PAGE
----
They also have the same health issues, such as hip dysplasia, degenerative myelopathy, and bloat, with one notable exception. Blue German Shepherds, or any blue dog for that matter, have a higher risk of skin problems, such as alopecia and dermatitis, due to the lack of pigment in their hair. This is primarily referred to as Color Dilution Alopecia (CDA).

Blue German Shepherd Price


Because of their rarity and uniqueness, blue German Shepherds are often more expensive than regular German Shepherds. The price of a blue German Shepherd puppy can range from $1,000 to $3,000, depending on the breeder, the pedigree, and the demand.

Some breeders may charge even more by claiming that blue German Shepherds are a special or superior breed. This is not true, and you should be wary of such breeders who may be trying to scam you or sell you a poorly bred dog.

Is Blue an Acceptable Color?

According to the official breed standard of the American Kennel Club (AKC), blue is an accepted color for German Shepherds but is considered a serious fault.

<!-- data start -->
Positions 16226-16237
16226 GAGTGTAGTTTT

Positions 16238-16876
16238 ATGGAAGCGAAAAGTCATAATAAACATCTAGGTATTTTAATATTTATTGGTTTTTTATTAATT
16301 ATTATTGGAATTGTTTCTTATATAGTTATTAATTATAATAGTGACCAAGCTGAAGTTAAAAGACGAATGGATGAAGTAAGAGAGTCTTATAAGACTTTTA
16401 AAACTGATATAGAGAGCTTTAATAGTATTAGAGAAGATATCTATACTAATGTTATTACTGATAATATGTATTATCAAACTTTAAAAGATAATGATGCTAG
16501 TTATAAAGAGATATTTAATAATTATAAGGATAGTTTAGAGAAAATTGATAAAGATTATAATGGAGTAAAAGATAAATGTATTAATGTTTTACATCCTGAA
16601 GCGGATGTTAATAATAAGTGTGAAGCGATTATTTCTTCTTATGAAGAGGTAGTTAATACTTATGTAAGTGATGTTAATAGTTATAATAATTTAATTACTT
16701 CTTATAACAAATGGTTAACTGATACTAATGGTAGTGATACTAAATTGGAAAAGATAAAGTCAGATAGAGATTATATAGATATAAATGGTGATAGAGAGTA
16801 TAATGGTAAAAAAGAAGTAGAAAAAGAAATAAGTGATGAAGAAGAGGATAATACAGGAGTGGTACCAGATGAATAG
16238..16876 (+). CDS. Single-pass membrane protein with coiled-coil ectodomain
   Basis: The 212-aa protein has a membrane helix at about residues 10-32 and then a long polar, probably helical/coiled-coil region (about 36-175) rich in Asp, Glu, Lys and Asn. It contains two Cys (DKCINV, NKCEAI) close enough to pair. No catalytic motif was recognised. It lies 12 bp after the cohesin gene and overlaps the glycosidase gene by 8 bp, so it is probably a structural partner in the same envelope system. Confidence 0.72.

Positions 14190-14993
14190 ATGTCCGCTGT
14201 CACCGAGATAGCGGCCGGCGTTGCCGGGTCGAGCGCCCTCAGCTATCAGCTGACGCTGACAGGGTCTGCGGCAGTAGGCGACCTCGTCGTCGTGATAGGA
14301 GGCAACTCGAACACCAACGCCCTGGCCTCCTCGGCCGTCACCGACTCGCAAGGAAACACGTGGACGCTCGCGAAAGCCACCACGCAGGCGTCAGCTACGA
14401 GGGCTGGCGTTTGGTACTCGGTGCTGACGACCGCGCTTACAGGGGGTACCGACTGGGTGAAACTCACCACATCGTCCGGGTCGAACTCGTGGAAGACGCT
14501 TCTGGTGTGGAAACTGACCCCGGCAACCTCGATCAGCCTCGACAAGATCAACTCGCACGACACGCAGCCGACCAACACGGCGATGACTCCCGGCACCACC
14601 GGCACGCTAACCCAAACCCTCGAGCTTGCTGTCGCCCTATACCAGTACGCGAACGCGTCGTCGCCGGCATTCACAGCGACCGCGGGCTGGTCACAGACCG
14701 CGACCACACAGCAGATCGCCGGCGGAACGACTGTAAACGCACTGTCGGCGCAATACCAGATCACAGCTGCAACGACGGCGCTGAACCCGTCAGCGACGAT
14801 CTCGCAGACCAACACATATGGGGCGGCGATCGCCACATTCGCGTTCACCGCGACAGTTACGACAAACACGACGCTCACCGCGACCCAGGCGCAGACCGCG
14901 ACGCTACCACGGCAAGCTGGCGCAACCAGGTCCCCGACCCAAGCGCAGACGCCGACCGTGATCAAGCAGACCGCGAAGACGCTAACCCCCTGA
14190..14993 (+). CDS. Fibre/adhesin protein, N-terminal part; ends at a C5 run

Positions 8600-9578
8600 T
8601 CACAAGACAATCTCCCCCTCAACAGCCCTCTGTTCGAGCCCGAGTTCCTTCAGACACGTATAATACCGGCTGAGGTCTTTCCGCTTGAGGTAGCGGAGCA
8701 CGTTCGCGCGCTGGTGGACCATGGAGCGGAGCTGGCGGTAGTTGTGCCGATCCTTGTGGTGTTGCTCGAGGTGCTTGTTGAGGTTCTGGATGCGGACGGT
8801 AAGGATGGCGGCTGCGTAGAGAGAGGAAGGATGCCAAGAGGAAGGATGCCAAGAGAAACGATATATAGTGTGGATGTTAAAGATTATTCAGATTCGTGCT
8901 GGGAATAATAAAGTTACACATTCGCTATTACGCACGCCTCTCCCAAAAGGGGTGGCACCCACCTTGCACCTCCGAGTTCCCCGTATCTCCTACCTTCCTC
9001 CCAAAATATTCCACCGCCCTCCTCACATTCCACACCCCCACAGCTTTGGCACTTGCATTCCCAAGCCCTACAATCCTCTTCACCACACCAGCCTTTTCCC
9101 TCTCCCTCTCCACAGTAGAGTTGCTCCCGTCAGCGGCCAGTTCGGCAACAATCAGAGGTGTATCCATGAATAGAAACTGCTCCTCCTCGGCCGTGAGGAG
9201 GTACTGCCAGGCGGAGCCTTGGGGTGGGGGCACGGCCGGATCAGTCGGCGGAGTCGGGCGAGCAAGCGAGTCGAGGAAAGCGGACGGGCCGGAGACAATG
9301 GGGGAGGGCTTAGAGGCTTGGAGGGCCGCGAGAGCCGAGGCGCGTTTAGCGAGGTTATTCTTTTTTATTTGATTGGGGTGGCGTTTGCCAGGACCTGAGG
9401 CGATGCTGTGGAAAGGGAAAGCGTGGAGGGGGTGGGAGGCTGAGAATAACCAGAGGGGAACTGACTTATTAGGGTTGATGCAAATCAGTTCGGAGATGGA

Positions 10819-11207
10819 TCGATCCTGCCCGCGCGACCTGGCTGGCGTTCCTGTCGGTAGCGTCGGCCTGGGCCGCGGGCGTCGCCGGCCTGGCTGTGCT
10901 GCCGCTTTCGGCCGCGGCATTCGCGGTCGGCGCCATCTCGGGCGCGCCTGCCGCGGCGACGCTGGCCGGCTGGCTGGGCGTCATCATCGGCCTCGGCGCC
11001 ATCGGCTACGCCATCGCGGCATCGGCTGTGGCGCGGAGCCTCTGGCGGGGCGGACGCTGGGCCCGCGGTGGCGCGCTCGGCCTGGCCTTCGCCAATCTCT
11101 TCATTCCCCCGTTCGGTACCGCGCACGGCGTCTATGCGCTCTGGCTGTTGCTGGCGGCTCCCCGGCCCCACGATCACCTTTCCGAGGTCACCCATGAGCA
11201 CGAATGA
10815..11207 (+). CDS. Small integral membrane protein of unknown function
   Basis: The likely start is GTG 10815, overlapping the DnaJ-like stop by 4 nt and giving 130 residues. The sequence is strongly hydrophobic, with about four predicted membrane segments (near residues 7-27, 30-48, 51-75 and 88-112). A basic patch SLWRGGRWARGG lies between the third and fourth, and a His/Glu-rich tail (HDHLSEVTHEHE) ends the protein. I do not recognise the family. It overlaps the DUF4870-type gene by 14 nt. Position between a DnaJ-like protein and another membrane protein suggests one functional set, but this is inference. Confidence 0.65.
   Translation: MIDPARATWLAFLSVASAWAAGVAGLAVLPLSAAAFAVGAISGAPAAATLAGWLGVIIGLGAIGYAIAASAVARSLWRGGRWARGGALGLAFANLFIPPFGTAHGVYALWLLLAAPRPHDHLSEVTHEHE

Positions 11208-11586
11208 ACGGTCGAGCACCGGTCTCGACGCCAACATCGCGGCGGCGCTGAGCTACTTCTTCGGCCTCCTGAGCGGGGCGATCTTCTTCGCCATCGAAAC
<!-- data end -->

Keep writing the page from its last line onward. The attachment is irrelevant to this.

The standard states that “The German Shepherd Dog varies in color, and most colors are permissible. Strong rich colors are preferred.” The standard also specifies that “Pale, washed-out colors and blues or livers are serious faults. A white dog must be disqualified.”

This means that blue German Shepherds can compete in conformation shows and be registered as purebred dogs by the AKC. However, with blue being a serious fault, it’s unlikely you’ll see many blue German Shepherds in shows.

They can still participate in other events, such as obedience, agility, and herding as well and be registered by other major organizations, such as the United Kennel Club (UKC) or the International All Breed Canine Association (IABCA).

How rare are Blue German Shepherds?


It is hard to estimate how rare blue German Shepherds are, as there is no official data on their population. However, based on the frequency of the gene and the breeding practices, it is commonly accepted that blue is a rare color when it comes to German Shepherds.